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Minimum terms

High Court setting of minimum terms for mandatory life sentences under the Criminal Justice Act 2003



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Neutral Citation Number:[2006] EWHC 2536 (QB)

Case No:2004/309/MTS

IN THE HIGH COURT OF JUSTICE
QUEEN’S BENCH DIVISION


Royal Courts of Justice
Strand, London, WC2A 2LL


Date:19th October 2006


Before:

THE HON MR JUSTICE GIBBS
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Between:

 Regina  
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 Joseph Ian Hellawell 

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APPROVED JUDGMENT
I direct that no official shorthand note shall be taken of this Judgment and that copies of this version as handed down may be treated as authentic

 
Mr Justice Gibbs:
 
1. On 14th June 2002 having pleaded guilty to murder Joseph Ian Hellawell was sentenced by His Honour Judge Crowther QC to life imprisonment with a recommendation that he serve a minimum  term of 13 years to meet the requirements of retribution and general deterrence. Lord Woolf then Chief Justice recommended a minimum term of 11 years.
2. It now falls to me to set the minimum term pursuant to section 269 and Schedule 22 of the Criminal justice Act 2003, the matter having  been referred to me by the Home Secretary.
3. The deceased, Michael Skinner, lived in a hostel at Alveston, Gloucester. The deceased had been in a relationship with a female resident, who in December 2001 transferred her affections to another male resident. This caused friction between the three of them and caused tensions amongst other residents at the  hostel, including the defendant. On the evening of 5th March 2002 the defendant had become irritated by arguments between his three fellow residents. At about 11 pm he went armed with a kitchen knife to the deceased’s room. He told him to leave the other two alone, on the threat of using the knife against him. The defendant’s account was that he then “lost it” and stabbed the deceased. The deceased was denying that he was at fault and asking to be left alone. The deceased suffered two stab wounds to the chest, and in spite of being taken to hospital died of internal bleeding within an hour. After the offence, the defendant admitted the stabbing, but showed no remorse. He denied that he had intended to kill the deceased; he had wanted to warn him off, and had lost control. At the time, events in his personal life had led to a sense of hopelessness. The defendant pleaded guilty at the earliest reasonable opportunity.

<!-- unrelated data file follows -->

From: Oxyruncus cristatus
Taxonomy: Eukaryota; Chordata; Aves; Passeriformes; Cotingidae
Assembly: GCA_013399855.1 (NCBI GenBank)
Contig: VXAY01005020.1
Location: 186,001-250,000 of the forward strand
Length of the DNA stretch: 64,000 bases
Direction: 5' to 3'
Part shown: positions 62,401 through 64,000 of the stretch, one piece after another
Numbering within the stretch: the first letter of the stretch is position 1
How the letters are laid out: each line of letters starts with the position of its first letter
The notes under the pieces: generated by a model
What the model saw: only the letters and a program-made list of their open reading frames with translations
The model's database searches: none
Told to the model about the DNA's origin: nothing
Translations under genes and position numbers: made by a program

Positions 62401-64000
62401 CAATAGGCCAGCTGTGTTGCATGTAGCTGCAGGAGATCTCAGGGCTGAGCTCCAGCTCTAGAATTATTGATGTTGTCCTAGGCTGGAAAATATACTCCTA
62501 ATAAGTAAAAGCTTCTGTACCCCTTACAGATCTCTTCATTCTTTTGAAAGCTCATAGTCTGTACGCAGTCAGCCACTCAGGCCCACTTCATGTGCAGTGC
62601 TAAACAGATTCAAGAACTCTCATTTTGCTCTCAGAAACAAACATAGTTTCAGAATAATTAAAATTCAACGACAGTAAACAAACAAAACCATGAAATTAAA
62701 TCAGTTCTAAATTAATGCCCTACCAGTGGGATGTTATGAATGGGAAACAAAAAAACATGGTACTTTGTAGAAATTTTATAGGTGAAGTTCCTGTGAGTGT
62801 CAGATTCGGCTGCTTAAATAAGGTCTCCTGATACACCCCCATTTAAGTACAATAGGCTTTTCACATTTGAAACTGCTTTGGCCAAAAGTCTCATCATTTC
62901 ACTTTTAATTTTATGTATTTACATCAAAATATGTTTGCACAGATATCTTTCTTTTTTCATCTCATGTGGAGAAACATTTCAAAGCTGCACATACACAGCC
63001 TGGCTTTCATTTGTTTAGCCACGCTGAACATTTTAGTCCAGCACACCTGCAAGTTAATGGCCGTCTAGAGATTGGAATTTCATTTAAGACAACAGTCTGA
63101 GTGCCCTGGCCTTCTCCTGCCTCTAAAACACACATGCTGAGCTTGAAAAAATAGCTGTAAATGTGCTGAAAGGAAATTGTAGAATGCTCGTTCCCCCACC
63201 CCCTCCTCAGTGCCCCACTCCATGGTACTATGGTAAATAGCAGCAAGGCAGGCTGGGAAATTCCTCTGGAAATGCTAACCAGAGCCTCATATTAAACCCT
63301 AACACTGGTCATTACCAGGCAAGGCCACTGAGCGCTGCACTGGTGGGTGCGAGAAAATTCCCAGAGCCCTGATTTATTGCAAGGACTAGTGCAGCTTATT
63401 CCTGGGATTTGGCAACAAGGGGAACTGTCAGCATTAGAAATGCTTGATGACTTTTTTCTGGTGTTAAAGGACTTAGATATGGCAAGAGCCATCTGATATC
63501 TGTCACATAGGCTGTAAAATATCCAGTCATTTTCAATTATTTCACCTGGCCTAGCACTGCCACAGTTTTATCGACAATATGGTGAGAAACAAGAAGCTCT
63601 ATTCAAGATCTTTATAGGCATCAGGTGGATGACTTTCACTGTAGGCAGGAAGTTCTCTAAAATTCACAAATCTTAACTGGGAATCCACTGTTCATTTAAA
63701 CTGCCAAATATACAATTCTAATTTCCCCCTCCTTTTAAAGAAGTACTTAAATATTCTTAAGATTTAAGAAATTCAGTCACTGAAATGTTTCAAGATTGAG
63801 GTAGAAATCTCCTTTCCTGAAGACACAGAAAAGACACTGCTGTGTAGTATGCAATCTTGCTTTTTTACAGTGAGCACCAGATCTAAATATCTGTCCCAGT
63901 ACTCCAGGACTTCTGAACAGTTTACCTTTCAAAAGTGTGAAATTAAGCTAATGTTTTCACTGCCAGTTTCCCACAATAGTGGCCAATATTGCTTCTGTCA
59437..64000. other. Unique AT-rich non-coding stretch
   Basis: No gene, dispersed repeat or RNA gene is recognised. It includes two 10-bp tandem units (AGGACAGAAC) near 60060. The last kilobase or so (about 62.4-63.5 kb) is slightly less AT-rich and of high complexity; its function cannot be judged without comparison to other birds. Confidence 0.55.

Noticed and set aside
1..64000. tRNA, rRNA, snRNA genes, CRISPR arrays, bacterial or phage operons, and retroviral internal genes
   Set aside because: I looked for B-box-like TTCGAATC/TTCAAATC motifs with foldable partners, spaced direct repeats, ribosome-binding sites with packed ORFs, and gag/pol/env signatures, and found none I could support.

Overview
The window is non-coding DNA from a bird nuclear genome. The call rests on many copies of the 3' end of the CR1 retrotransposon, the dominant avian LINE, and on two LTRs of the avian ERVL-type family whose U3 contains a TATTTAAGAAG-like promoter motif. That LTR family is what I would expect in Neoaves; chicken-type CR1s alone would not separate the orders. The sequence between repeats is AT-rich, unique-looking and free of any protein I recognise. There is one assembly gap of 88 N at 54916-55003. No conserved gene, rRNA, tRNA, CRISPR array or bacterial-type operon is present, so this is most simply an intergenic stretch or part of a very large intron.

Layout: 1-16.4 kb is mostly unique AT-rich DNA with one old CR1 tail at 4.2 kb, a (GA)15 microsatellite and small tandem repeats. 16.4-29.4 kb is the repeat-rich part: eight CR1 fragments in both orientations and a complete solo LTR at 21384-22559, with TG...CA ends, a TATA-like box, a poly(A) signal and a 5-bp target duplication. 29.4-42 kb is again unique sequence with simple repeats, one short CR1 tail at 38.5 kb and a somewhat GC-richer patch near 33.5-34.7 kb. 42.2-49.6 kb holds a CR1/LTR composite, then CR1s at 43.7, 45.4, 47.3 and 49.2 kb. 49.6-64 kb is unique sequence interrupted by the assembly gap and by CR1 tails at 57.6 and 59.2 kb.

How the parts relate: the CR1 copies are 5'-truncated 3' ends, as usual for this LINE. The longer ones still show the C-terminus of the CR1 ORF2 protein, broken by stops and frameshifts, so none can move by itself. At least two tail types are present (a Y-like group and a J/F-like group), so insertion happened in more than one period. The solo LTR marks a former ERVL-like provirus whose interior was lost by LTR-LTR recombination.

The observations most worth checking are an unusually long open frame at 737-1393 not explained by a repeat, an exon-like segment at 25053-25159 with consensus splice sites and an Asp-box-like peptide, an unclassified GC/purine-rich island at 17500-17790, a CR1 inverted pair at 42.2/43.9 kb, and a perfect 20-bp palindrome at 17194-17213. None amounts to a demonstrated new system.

4. In setting the appropriate term I must take into account the seriousness of the offence, and in so doing must consider the general principles in Schedule 21 of the 2003 Act; the recommendations made by the trial judge and the Lord Chief Justice; and the guidelines applicable at the time the offence was committed. I must ensure that the term set complies with Article 7 of the European Convention on Human Rights (Schedule 22/8(a)). I also have regard to the guidance provided by the Consolidated Criminal Practice Direction (29th July 2004) paragraph IV.49, “Life Sentences” (“the CCPD”). The CCPD among other things clarifies the correct approach to looking at the practice of the Home Secretary prior to December 2002 for the purposes of schedule 22 of the Act, in the light of the judgment in R v Sullivan, Gibbs, Elener and Elener (2004 EWCA Crim 1762, (2005) 1 Cr App R 3, 1 Cr App R (S) 67. I also have regard to the provisions of section 67 of the Criminal Justice Act 1967 relating to the time spent on remand in custody. I have read and considered a Victim Impact Staement.